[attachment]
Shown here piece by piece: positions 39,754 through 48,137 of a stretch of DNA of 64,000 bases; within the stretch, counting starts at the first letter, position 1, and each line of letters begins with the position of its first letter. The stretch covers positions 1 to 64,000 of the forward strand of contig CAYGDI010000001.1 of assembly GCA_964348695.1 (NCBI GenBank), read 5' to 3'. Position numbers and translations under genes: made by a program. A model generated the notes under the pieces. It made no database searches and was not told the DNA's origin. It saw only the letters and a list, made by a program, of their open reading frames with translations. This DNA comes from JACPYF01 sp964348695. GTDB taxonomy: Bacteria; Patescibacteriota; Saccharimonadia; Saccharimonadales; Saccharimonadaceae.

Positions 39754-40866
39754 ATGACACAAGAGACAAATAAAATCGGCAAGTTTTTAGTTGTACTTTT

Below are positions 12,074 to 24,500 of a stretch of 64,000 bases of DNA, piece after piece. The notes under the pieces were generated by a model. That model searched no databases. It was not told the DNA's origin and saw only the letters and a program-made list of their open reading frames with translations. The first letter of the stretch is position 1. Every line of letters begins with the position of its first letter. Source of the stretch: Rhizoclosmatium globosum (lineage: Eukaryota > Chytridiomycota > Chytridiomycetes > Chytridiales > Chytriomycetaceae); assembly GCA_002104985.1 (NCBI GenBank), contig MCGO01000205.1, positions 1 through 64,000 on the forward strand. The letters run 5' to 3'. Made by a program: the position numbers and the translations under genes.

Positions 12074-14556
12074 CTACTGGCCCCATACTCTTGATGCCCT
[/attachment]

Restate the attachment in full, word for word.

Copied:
Shown here piece by piece: positions 39,754 through 48,137 of a stretch of DNA of 64,000 bases; within the stretch, counting starts at the first letter, position 1, and each line of letters begins with the position of its first letter. The stretch covers positions 1 to 64,000 of the forward strand of contig CAYGDI010000001.1 of assembly GCA_964348695.1 (NCBI GenBank), read 5' to 3'. Position numbers and translations under genes: made by a program. A model generated the notes under the pieces. It made no database searches and was not told the DNA's origin. It saw only the letters and a list, made by a program, of their open reading frames with translations. This DNA comes from JACPYF01 sp964348695. GTDB taxonomy: Bacteria; Patescibacteriota; Saccharimonadia; Saccharimonadales; Saccharimonadaceae.

Positions 39754-40866
39754 ATGACACAAGAGACAAATAAAATCGGCAAGTTTTTAGTTGTACTTTT

Below are positions 12,074 to 24,500 of a stretch of 64,000 bases of DNA, piece after piece. The notes under the pieces were generated by a model. That model searched no databases. It was not told the DNA's origin and saw only the letters and a program-made list of their open reading frames with translations. The first letter of the stretch is position 1. Every line of letters begins with the position of its first letter. Source of the stretch: Rhizoclosmatium globosum (lineage: Eukaryota > Chytridiomycota > Chytridiomycetes > Chytridiales > Chytriomycetaceae); assembly GCA_002104985.1 (NCBI GenBank), contig MCGO01000205.1, positions 1 through 64,000 on the forward strand. The letters run 5' to 3'. Made by a program: the position numbers and the translations under genes.

Positions 12074-14556
12074 CTACTGGCCCCATACTCTTGATGCCCT